DOI: 10.5176/2251-2403_PSSIR12.72

Authors: Peter Zabielskis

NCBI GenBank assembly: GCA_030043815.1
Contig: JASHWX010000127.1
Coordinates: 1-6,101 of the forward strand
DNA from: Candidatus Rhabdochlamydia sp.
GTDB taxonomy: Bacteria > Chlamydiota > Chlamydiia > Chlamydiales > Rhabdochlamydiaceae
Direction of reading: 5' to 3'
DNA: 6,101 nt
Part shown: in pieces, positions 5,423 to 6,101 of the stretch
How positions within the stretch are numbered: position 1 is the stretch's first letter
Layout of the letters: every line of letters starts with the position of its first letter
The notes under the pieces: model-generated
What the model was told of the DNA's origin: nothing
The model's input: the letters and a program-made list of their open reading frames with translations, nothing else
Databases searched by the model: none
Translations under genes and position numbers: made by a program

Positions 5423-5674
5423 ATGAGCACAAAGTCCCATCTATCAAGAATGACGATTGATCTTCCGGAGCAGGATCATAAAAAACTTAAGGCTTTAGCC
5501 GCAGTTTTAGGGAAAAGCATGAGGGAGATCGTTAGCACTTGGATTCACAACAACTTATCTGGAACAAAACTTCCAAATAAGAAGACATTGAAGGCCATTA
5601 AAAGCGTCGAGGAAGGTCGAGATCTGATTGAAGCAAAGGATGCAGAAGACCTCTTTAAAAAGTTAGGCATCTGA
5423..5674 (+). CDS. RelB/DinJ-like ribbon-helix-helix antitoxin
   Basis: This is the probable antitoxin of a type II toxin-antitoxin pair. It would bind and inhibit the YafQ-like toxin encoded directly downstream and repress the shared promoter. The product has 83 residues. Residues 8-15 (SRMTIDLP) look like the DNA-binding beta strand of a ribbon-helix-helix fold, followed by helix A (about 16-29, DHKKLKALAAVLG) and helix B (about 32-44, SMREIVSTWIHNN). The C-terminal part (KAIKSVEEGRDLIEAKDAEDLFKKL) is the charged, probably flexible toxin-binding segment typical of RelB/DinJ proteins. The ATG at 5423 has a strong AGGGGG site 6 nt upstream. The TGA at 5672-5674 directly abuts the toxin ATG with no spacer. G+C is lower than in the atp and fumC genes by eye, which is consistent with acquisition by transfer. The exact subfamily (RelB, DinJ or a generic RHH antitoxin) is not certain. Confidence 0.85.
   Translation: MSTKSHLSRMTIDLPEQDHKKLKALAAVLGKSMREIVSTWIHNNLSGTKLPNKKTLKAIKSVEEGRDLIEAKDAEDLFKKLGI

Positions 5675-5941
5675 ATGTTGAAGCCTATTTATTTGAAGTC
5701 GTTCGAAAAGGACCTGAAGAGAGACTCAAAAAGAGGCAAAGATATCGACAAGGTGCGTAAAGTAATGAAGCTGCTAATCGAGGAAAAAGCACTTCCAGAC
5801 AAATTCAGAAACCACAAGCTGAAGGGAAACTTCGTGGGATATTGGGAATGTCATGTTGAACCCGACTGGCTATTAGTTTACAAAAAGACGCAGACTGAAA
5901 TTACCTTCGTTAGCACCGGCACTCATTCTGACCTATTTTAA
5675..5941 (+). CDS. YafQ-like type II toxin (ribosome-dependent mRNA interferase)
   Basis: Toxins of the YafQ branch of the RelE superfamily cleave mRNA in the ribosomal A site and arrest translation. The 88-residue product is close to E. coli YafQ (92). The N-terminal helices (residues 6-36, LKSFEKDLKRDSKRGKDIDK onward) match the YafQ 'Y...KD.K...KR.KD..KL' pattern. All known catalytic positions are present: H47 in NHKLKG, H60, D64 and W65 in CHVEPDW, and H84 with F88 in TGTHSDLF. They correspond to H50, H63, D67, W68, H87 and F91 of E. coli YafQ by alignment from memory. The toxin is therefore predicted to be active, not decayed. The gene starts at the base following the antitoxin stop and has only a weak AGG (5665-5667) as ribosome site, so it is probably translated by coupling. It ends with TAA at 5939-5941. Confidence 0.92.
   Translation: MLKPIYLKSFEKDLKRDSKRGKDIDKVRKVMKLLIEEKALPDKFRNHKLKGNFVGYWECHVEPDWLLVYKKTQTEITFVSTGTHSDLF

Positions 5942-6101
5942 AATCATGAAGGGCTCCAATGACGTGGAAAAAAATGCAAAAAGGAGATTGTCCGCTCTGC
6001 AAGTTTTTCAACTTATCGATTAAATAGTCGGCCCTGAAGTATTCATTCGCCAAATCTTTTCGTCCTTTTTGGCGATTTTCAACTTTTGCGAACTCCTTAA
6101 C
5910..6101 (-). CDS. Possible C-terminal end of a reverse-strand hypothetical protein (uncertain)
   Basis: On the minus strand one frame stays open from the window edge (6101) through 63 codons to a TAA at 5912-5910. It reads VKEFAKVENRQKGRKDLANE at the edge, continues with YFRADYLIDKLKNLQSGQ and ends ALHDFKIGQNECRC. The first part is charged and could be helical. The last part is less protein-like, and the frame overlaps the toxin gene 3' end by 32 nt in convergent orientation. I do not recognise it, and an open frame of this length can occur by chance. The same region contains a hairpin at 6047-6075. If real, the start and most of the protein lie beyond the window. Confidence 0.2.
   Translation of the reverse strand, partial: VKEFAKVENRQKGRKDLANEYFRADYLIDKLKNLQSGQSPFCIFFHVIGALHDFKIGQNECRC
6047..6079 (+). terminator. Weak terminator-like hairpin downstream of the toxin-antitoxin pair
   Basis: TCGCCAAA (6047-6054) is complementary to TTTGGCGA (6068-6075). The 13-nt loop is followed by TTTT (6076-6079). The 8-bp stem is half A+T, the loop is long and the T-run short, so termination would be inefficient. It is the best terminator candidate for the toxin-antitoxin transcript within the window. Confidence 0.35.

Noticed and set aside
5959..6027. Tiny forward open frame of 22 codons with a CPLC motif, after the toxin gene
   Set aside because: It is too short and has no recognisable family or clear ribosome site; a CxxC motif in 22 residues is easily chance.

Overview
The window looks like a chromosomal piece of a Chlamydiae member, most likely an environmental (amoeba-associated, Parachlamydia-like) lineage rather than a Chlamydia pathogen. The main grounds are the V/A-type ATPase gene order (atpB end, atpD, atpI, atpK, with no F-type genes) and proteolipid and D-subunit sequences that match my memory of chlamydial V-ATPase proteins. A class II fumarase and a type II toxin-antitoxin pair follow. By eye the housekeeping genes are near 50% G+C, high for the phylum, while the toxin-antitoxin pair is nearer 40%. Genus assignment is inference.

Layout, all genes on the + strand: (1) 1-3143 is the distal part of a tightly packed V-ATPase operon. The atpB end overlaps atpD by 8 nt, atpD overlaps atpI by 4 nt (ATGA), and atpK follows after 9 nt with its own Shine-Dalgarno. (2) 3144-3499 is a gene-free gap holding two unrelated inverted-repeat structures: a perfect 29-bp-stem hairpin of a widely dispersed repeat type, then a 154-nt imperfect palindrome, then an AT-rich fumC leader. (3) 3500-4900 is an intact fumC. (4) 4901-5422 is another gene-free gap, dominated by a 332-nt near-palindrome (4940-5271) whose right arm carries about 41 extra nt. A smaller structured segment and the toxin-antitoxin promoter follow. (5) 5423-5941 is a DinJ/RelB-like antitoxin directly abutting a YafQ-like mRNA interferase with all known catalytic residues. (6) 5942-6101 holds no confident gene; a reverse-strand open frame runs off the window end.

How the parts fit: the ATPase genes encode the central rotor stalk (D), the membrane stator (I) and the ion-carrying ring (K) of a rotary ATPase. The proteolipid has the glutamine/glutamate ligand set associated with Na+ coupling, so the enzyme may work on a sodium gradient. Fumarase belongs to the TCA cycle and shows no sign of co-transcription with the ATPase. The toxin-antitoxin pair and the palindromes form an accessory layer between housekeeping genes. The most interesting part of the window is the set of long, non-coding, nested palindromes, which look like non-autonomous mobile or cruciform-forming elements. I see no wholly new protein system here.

Abstract: Multiple strains of China’s major philosophical / religious / cosmological ideologies variously emphasize harmony, respect, non-action or non-interference, or carefully considered stewardship of human relationships to the natural world. Yet throughout most of its history, China’s land and landscape has more often than not been subject to highly anthropogenic, political or municipal processes that are materially transformative: natural features have been rigorously controlled or shaped to suit human purposes. Even today, when traveling in many parts of China – and especially in its most economically prosperous southern and eastern regions – the effects of human action on the landscape are inescapable: Mountain tops appear to be green but a closer look reveals that trees are growing there in neat parallel rows; cliffs and hillsides have been shaped or blasted to allow for building, road construction or agriculture; and there is hardly a river anywhere whose flow has not been altered or channeled within retaining walls or built-up banks.

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